Without being wired, family connected again
Susan Maushart, a divorced mother of three teenagers, noticed how digital technology, from Facebook to online gaming to constant text messaging, had fractured her family into independent fiefdoms. Connected only to their devices and their online “friends,’’ the Maushart family had stopped eating together and rarely held real-world conversations. As Maushart puts it, “I started considering . . . the possibility that the more we connect, the further we may drift, the more fragmented we may become.’’
After rereading “Walden,’’ about Henry David Thoreau’s famous two-year stint living in solitude alongside a Concord pond, Maushart, a journalist and social scientist with a doctorate from New York University in communication arts and science, was inspired to begin her own experiment in mindful living: For a six-month period, she would allow her family no in-home access to any screen, including computers, cellphones, and televisions. Needless to say, her teenagers were less than thrilled, but, as Maushart’s provocative, funny, and highly personal memoir shows, it changed them all profoundly.
Maushart’s narrative contains loads of eye-opening scientific data about how digital technology has changed our living patterns. Maushart winningly blends the personal and the scientific, and her narrative tone throughout is amusingly self-effacing. Her teenagers roll their eyes when she explains how things were different when she was young. “In my day,’’ she says, “if you wanted to play violent interactive games, watch inappropriate content, and converse with dodgy strangers, you had to wait for a family reunion.’’
The first days of unplugged living brought confusion and boredom. They were compelled to rely on their own resources, to use their imaginations to fill the gaps. Son Bill’s transformation shocks Maushart most, as she watches him go from obsessive online gamer to practicing the saxophone and even falling in love with reading books. Without the ability to text message or constantly post on Facebook while they do their homework, daughters Anni and Sussy learn the magic of mono-tasking, thus improving their schoolwork.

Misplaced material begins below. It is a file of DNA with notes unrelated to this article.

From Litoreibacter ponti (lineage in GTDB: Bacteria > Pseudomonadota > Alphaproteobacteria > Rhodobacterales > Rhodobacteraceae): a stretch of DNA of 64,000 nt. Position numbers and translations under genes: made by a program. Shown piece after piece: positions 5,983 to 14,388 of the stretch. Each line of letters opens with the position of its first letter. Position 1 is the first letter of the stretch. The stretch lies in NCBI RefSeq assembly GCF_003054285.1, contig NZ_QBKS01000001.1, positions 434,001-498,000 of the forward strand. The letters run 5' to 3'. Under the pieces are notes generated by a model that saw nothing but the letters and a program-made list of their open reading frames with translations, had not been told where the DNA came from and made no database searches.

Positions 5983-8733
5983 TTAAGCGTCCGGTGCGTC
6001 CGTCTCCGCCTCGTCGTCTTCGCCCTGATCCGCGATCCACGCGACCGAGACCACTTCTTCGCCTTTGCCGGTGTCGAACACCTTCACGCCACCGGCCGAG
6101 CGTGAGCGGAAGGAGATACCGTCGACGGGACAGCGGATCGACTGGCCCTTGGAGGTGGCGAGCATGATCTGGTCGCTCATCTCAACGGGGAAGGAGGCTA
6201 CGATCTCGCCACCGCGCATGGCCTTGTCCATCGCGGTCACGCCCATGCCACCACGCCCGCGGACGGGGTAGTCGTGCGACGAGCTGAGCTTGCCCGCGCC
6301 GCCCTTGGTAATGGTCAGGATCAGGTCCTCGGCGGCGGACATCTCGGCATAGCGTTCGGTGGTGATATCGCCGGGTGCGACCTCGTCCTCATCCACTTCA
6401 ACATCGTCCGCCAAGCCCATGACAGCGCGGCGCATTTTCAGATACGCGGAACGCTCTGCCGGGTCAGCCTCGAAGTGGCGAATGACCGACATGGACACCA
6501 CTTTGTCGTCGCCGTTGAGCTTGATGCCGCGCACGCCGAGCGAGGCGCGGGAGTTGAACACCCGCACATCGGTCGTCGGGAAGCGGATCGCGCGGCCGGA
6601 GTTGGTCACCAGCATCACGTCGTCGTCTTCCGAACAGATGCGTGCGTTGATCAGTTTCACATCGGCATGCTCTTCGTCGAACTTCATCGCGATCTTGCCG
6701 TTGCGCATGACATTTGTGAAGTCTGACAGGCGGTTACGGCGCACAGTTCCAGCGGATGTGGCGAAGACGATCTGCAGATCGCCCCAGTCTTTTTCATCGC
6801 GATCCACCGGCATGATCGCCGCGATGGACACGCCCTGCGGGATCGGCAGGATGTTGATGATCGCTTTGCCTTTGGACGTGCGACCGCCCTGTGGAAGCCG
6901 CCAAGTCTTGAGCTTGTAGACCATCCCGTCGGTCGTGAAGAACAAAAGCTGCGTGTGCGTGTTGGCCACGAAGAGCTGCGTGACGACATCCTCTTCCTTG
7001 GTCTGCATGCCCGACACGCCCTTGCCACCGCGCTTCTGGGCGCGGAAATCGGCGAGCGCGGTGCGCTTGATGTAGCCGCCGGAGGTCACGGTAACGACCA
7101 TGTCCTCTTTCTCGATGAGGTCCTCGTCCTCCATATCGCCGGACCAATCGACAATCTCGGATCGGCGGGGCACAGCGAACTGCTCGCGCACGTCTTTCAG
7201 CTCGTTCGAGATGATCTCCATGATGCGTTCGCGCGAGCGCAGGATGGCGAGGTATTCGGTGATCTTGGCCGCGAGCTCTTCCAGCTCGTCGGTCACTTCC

Most of all, the family improves the quality of their communication in nondigital settings, gathering for meals and conversations, visiting each other’s rooms to talk and play games. “[W]e found ourselves ‘tuning in’ to one another in unexpected ways,’’ writes Maushart proudly. “We lingered more around the dinner table and talked. . . . We pulled out old photo albums and talked.’’
Thoreau would have smiled. Simplifying life made the Mausharts more satisfied, forced them to become conscious of the pleasures they had ignored, compelled them to look inside themselves and to one another for the entertainment and connectedness they craved. By book’s end, Maushart’s own prose turns downright Thoreauvian: We “learned to find diversion in the unlikeliest places: in the morning shadows on a bedroom wall . . . in the suddenly revelatory details of a suburban streetscape. . . . We looked around for some substitute means of soothing our spirits and found among other things each other.’’
Even if you must download Maushart’s humane and provocative memoir onto your e-reader, it’s well worth doing. Like Thoreau, Maushart’s definitely swimming against the current of our Information Age, but it’s inspirational to watch someone marching so blithely to the beat of a different drum.
Chuck Leddy can be reached at email@example.com.